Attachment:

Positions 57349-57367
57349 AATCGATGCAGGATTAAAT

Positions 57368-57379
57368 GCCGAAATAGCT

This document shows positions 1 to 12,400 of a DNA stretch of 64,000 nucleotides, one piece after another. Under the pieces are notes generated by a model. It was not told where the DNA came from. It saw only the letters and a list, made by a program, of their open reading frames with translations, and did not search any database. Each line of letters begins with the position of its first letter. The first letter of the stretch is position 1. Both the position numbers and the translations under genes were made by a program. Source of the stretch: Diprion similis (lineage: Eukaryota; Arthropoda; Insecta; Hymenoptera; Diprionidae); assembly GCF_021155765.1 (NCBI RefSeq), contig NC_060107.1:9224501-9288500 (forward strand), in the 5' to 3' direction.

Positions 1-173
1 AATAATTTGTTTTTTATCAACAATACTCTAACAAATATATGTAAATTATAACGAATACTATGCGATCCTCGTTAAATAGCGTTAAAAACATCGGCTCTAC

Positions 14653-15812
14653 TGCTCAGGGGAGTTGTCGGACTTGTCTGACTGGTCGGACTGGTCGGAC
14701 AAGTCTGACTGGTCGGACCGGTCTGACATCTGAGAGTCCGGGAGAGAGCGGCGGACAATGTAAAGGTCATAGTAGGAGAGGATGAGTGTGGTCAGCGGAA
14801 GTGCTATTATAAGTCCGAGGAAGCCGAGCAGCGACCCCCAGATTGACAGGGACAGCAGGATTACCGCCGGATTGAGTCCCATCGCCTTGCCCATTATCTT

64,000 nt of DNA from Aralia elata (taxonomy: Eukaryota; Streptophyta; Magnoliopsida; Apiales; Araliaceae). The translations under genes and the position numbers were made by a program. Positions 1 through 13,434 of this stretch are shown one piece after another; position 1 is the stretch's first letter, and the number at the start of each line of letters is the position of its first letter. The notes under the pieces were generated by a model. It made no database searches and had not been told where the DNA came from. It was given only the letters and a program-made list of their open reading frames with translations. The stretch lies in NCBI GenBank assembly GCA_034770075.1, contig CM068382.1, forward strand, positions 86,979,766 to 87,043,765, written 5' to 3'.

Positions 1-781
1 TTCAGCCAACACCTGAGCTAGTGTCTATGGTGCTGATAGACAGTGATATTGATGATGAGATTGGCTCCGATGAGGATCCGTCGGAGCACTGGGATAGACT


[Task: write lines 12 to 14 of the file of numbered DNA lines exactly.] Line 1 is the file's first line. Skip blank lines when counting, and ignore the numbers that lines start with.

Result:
64,000 nt of DNA from Aralia elata (taxonomy: Eukaryota; Streptophyta; Magnoliopsida; Apiales; Araliaceae). The translations under genes and the position numbers were made by a program. Positions 1 through 13,434 of this stretch are shown one piece after another; position 1 is the stretch's first letter, and the number at the start of each line of letters is the position of its first letter. The notes under the pieces were generated by a model. It made no database searches and had not been told where the DNA came from. It was given only the letters and a program-made list of their open reading frames with translations. The stretch lies in NCBI GenBank assembly GCA_034770075.1, contig CM068382.1, forward strand, positions 86,979,766 to 87,043,765, written 5' to 3'.

Positions 1-781
1 TTCAGCCAACACCTGAGCTAGTGTCTATGGTGCTGATAGACAGTGATATTGATGATGAGATTGGCTCCGATGAGGATCCGTCGGAGCACTGGGATAGACT